Incompatible with loose-leash walking?

This is a great idea but I'm just curious - will this not be incompatible with training Loose-Leash Walking? ie. if you click & reward a dog whenever his leash goes tight, might that not encourage him to pull on the leash in order achieve the tension on it that seems to "produce" the reward?
Also - aggressive dogs often lunge on the leash anyway, which tightens it - how will a dog distinguish between that and this? Might this not encourage the dog to keep lunging?

(Not meaning to criticise the technique but just genuinely curious!)
Would be very keen to hear your thoughts -
Thank you,

expanding loose-leash to loose and gentle leash

We have practiced a double-tug method.  The first tug is gentle and brief, alerting the dog that he's at the end of the range.  If he doesn't respond, a second tug is combined with a sit command and held until his attention turns to you and he calms down.  Then we resume walking.  It can take five minutes to go five yards at first, but this method seems to create and habituate an awareness of where the handler is as well as calmness when on the leash.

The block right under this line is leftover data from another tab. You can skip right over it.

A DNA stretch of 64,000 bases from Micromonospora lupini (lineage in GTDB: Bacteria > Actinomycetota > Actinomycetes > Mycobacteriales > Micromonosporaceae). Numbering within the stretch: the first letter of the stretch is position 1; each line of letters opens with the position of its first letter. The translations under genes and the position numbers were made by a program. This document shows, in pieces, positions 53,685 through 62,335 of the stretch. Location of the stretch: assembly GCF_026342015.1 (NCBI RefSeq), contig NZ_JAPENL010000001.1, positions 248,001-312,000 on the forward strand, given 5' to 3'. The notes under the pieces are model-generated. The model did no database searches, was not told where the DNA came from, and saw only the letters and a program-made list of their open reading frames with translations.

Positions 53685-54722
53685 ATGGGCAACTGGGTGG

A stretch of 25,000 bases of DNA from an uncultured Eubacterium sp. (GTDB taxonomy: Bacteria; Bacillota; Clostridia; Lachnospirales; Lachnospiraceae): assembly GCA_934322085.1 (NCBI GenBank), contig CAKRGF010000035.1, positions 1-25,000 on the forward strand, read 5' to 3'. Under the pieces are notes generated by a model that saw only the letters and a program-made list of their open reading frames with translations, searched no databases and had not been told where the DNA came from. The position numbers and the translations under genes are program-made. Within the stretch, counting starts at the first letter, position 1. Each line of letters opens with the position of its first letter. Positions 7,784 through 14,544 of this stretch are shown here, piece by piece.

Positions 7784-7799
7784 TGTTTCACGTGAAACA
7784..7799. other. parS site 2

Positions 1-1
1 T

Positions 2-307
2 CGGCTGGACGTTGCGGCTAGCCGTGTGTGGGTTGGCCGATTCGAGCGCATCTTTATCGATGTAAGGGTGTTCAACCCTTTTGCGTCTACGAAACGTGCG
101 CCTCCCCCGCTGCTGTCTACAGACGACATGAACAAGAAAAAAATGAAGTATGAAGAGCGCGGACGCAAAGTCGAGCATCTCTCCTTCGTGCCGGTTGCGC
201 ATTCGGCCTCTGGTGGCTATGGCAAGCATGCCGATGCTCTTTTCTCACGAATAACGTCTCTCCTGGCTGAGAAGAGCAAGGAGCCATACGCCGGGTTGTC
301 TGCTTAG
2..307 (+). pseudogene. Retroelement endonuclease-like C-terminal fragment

loose leash

A dog trained to loose leash walking should respond (under threshhold!!) to the tightening of the leash by turning towards the handler anyway, so it should not cause any conflict. I would eliminate the click (it is not needed for Classical Conditioning) and just do the gasp-leash tighten-feed routine.